manipulated its wholly-owned originators to push through non-compliant loans. A former EMC

employee revealed that “Bear traders pushed EMC analysts to get loan analysis done in only one

to three days. That way, Bear could sell them off fast to eager investors and didn't have to carry

the cost of holding these loans on their books.” (“More Corruption: Bear Stearns Falsified

Information as Raters Shrugged,” The Atlantic, by Teri Buhl, May 14, 2010.) EMC analysts

fabricated data such as FICO scores if lenders did not provide real information quickly enough,

and Bear Stearns analysts in New York, rather than EMC employees who had access to loan

information, decided how to report and calculate the presence and quality of loan documentation

without adequate research. (Id.)

       171.    As active participants in fraudulent origination practices, the Fraud Defendants

knew or were reckless in disregarding the falsity of their statements in the Offering Materials

concerning underwriting guidelines.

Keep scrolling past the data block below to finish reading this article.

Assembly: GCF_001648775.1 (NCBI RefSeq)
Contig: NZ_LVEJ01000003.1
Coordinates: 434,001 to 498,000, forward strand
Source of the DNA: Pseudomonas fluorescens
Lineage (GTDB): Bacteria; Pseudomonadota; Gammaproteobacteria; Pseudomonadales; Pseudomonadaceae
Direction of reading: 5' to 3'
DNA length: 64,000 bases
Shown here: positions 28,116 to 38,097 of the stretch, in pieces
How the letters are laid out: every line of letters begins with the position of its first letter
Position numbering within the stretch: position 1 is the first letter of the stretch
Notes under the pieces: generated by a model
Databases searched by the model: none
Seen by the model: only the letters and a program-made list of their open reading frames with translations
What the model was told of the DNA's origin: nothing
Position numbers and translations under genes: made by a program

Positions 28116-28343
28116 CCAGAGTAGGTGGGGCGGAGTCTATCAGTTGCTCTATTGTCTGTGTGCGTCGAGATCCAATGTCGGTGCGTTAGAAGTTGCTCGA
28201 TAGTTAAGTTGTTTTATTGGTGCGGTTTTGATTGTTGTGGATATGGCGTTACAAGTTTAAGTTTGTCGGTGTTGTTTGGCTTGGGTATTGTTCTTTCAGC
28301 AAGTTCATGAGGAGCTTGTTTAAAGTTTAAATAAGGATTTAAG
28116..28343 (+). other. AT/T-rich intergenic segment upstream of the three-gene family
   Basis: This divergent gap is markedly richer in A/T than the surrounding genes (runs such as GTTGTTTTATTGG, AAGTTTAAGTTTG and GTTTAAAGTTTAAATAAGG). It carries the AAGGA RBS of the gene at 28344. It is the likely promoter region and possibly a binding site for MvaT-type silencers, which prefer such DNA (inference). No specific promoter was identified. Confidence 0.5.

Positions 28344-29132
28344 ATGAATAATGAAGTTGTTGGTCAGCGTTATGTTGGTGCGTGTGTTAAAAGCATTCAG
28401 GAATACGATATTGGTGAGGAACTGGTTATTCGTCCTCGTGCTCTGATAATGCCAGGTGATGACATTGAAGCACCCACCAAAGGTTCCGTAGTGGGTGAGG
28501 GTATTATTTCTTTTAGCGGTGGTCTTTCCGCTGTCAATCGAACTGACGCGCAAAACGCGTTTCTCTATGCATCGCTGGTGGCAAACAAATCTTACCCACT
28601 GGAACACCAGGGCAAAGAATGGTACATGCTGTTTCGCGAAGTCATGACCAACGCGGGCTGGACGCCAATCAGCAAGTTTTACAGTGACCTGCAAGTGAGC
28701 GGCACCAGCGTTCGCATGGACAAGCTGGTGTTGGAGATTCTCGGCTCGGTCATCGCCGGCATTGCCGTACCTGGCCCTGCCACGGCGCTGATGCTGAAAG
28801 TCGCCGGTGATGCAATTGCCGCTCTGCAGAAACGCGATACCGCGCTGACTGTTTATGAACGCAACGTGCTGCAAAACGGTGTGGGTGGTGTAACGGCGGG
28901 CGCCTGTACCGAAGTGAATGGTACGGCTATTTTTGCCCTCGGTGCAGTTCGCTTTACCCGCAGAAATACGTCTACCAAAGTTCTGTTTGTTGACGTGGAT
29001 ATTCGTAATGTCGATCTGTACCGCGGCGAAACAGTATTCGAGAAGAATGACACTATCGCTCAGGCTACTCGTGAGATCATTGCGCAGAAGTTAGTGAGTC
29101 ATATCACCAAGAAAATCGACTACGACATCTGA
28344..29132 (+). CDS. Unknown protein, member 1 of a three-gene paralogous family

67
        172.    The Fraud Defendants also knew or recklessly disregarded that the owner-

occupancy statistics and LTV ratios reported in the Offering Materials were false and

misleading. Given their role as underwriters of the securities, the relationships they had with

loan originators, and this expertise in underwriting and securitizing RMBS, the Fraud Defendants

had the practical ability to gain access to loan files and the ability and resources to test the

reported data points, such as owner-occupancy rates and LTV ratios. They intentionally elected

not to do so, rendering their representations concerning those data knowingly or recklessly false.

        173.    Moreover, upon information and belief, underwriters, including certain of the

Fraud Defendants, influenced the appraisals used to determine LTV ratios. Government

investigations have uncovered widespread evidence of appraisers being pressured to overvalue

properties so more loans could be originated. For instance, several witnesses, ranging from the

President of the Appraisal Institute to appraisers and lenders on the ground, confirmed that

appraisers felt compelled to come in “at value” -- i.e., at least the amount needed for the loan to